Editorial Pages

It's that time of year again...



The Voice introduces a new fiction writer, Carolyn Vaughan. Read part one of her dark tale about an overworked nurse kept too long on the night shift, then read more about Carolyn in AU Profiles. If you would like to be featured in AU profiles, contact the editor.

WCUCC: Part 2 of Debbie Jabbour’s report from the 17th annual Western Canadian Undergraduate Chemistry

Dear Sandra: Sandra counsels a student who has failed an exam. Do you know what your options are if you fail?

Retro Fedwatch: Karl Low takes a look at the first few issues of the Voice and notices some disturbing trends


For the average university student, May marks the end of study for another year. Despite the fact that many universities continue to offer summer courses, for all appearances, most campuses seem to roll up the carpets, turn out the lights, and soap up the windows come summertime. It’s easy for an AU student to forget this, but this year I’ve been keenly aware as the end of study has approached because as Voice editor I’m on the mailing list for the Canadian University press. I was quite surprised to learn that most university newspapers stop publishing in May, and only resume again in September. Many also go on hiatus during spring break and Christmas vacation. The past month the mailing list has been inundated with announcements of last yearly issues, and goodbyes from outgoing editors and writing staff:

The Voice is unusual because we publish 51 times a year, just as the AU student is unusual because he or she studies any day of the week, time of the day, or calendar month. Not only do many of us fail to take summer off from our studies, some of us intensify our school work during the holidays. It’s one of the greatest benefits of distance education that we can continue learning throughout the year, but it is also an unusual hardship for weary students.

The most important skill for succeeding in distance education is the ability to self-motivate. Generally, people who fail as distance students, do so because they are unable to motivate themselves so their coursework simply never gets done. Not everyone is cut out for distance education. Those who do succeed learn early on to fit study into their free time and to follow a self-prescribed and regular schedule, or they learn to complete their assignments very quickly at the end of the course contract period. Based on a number of tutors who have complained about students handing in all of their assignments at the last minute, I suspect that many are the fast worker types.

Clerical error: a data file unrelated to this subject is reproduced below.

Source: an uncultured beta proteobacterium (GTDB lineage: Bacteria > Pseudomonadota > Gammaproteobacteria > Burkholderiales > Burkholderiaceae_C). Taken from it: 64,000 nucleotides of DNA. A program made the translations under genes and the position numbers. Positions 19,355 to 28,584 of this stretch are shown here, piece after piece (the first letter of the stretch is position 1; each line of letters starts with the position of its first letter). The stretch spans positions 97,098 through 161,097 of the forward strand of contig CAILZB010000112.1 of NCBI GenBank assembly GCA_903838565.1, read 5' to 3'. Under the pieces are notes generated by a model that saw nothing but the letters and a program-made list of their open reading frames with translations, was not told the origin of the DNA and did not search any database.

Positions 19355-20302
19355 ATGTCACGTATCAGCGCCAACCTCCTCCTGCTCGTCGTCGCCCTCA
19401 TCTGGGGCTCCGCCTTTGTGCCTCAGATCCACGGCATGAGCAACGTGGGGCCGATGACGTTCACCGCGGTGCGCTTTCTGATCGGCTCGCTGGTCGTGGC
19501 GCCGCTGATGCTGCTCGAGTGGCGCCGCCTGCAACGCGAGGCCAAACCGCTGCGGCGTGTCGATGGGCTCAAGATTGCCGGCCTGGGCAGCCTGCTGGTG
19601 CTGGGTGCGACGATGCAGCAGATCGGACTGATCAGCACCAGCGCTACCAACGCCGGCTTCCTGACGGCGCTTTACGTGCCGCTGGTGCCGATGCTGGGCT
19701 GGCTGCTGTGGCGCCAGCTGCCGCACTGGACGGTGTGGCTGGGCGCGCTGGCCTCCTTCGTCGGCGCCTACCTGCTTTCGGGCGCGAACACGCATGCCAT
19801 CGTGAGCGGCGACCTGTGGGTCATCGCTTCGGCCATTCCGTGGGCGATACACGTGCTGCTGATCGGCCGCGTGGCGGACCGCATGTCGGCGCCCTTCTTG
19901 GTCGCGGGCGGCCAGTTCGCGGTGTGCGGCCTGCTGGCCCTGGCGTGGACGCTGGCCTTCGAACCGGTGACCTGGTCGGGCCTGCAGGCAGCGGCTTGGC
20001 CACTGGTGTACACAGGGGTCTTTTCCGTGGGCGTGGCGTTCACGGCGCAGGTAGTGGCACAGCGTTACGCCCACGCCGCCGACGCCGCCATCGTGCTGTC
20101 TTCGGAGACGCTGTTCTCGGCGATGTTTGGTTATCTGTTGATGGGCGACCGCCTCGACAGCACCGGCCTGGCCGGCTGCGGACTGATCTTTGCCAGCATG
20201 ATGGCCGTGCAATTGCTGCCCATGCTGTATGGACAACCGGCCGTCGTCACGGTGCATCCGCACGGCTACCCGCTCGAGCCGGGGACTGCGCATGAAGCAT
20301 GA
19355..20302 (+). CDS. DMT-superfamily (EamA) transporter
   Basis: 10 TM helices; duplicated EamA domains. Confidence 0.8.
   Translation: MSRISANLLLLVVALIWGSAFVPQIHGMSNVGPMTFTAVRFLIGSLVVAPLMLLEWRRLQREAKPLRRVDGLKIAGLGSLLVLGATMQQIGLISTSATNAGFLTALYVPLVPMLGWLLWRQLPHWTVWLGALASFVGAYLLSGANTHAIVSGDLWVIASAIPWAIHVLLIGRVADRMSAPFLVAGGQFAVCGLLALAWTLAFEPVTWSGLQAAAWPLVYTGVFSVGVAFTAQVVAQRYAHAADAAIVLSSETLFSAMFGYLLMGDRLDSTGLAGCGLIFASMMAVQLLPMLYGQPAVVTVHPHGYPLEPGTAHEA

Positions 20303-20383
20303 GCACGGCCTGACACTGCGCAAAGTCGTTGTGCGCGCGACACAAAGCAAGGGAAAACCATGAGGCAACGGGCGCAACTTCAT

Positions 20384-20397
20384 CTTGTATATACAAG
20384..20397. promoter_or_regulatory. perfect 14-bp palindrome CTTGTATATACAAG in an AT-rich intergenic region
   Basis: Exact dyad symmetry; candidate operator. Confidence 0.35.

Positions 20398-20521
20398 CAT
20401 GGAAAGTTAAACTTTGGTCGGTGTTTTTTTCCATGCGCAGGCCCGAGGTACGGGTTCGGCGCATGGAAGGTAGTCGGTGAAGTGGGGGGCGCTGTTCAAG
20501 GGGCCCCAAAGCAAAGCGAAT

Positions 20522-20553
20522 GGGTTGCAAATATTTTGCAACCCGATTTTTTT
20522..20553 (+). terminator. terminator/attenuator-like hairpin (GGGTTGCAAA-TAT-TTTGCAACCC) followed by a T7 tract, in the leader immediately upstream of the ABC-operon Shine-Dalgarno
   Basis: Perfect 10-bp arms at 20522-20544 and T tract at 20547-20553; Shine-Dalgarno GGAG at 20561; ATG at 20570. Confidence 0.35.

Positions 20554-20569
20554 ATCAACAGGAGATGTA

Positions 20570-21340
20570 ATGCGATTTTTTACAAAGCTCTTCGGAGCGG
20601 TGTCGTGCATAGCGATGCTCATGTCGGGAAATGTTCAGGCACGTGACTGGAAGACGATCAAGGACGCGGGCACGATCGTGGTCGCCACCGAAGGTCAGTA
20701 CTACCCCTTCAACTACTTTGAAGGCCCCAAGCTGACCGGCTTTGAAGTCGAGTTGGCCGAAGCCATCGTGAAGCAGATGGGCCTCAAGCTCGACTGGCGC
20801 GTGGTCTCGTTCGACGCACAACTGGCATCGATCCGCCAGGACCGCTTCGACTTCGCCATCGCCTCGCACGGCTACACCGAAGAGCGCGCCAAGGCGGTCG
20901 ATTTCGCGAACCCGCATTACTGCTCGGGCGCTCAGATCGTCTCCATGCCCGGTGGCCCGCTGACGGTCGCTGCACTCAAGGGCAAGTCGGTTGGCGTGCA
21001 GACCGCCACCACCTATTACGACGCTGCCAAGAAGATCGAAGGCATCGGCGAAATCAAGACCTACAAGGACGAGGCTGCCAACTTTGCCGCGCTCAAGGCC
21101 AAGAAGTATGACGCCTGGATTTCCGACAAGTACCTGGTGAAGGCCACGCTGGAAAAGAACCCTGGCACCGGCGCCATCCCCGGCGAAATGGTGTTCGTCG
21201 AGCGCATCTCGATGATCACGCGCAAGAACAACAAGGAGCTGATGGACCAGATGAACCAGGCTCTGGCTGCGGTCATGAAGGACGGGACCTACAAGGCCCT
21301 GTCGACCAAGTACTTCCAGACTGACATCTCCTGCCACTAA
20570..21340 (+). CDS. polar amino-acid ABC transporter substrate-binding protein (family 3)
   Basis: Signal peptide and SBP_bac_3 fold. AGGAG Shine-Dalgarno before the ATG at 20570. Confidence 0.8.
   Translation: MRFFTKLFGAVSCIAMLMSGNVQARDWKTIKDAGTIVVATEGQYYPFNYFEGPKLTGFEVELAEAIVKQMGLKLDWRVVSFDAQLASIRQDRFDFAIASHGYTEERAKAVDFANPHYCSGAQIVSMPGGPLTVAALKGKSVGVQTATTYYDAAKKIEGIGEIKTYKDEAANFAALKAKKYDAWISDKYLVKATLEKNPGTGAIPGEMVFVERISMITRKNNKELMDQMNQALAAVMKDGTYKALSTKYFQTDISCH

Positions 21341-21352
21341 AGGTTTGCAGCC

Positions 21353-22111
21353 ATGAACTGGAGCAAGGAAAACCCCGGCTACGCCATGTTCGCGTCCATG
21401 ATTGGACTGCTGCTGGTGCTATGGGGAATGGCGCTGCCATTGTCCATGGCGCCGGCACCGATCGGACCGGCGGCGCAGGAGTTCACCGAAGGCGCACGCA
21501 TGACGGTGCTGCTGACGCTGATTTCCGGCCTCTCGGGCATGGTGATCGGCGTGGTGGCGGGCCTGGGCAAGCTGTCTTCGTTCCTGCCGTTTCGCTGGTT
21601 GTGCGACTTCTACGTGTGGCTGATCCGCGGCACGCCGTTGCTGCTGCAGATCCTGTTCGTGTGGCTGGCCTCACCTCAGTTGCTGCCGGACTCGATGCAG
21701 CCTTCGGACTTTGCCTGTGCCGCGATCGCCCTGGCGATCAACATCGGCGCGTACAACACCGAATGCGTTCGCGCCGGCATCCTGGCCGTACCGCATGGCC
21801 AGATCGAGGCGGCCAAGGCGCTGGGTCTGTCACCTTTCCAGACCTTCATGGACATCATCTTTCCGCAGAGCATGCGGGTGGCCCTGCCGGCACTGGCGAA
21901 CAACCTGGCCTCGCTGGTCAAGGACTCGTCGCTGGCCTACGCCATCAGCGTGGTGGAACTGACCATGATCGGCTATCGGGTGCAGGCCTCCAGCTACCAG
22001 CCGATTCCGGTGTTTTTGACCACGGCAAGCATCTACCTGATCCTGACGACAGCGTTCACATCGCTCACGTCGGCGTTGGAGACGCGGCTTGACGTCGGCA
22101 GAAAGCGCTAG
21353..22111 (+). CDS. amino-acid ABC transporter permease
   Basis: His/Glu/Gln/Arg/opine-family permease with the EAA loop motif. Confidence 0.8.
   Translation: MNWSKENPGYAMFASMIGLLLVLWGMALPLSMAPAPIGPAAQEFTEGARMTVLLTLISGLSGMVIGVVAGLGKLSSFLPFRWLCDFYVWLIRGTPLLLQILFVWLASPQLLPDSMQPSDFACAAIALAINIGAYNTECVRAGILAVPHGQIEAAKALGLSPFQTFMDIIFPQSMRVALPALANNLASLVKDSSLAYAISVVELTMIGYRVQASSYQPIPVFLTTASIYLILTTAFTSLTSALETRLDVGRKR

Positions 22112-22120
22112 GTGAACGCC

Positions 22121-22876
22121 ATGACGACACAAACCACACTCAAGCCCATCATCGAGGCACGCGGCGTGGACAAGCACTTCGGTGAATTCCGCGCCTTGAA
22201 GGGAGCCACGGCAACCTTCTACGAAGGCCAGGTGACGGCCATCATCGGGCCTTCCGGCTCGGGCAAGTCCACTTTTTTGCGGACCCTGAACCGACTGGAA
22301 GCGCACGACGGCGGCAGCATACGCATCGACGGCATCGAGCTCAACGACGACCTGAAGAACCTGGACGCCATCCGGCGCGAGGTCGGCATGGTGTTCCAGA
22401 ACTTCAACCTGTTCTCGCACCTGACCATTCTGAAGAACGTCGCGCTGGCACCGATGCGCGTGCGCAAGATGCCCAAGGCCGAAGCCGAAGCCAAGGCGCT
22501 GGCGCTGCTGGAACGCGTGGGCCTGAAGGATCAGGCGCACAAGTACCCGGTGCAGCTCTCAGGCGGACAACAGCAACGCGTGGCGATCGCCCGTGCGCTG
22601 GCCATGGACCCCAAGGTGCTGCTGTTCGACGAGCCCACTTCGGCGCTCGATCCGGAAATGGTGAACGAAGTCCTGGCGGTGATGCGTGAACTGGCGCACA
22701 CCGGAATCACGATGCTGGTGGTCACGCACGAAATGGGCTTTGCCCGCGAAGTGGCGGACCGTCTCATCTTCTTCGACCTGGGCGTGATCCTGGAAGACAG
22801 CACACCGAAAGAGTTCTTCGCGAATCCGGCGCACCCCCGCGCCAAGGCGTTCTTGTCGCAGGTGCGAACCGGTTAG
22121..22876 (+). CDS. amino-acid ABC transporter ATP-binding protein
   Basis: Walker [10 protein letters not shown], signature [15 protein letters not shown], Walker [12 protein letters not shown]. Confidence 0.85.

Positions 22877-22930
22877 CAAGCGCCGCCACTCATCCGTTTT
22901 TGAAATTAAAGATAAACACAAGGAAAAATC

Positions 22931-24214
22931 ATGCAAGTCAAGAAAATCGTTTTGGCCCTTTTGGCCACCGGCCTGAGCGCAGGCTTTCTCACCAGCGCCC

Unfortunately, once a student learns to force theirself into study mode, it can be difficult thing to stop! It is not unusual to hear from AU students who admit that they have been working year round for many consecutive semesters, and that they never take time off.

I wrote on this topic last year, and described my own perspective on the distance education problem. While I have been AU student for many semesters and I have completed many courses, often I feel as though I am not progressing and I think this is due in part to the fact that I never reach the end of the semester or the end of the year. A traditional student will be able to say, “I am in my third year.” The AU student often cannot. Years, and semesters become nebulous terms which can only be described by determining a set number of courses to represent a semester. If you decide, for example, that four courses comprise an average semester, and you have taken twelve, then you can say that you have completed three semesters even though you may taken all the courses separately, or in groups of two or even five.

Every year at this time I feel a little bit jealous of the traditional university student, because they have such a well-defined summer break and such a well-defined sense of completion. Of course most of the time I feel much more fortunate than the traditional student so this is really a small complaint.

Nevertheless, I decided last year that each summer I would convince myself that I have completed another year of university, whether I have completed ten in the past year, or two. The point is, time has passed and I have stuck with the studies to the best of my ability and to the limit of my finances, and while my progress may not be as quick as I had hoped, each summer I am at least a few credits closer to my degree. Simple mathematics tell me that regardless of my pace I will get there eventually!

So I would like to wish all AU students a very happy summer, and I would like to urge you all to take a little time this summer – and maybe even a short break – to think about the progress you’ve made this year, and all the things you have done to bring life closer to what you want it to be. If you are a mature student who already has an established career or who has significant life experience, make sure to credit yourself for all the non-academic successes you have had, because often changes in lifestyle, job, and even attitude can do as much to bring you to where you want to be in life, as gaining a university degree can.

Happy summer, everyone!

Tamra Ross Low
Editor in Chief.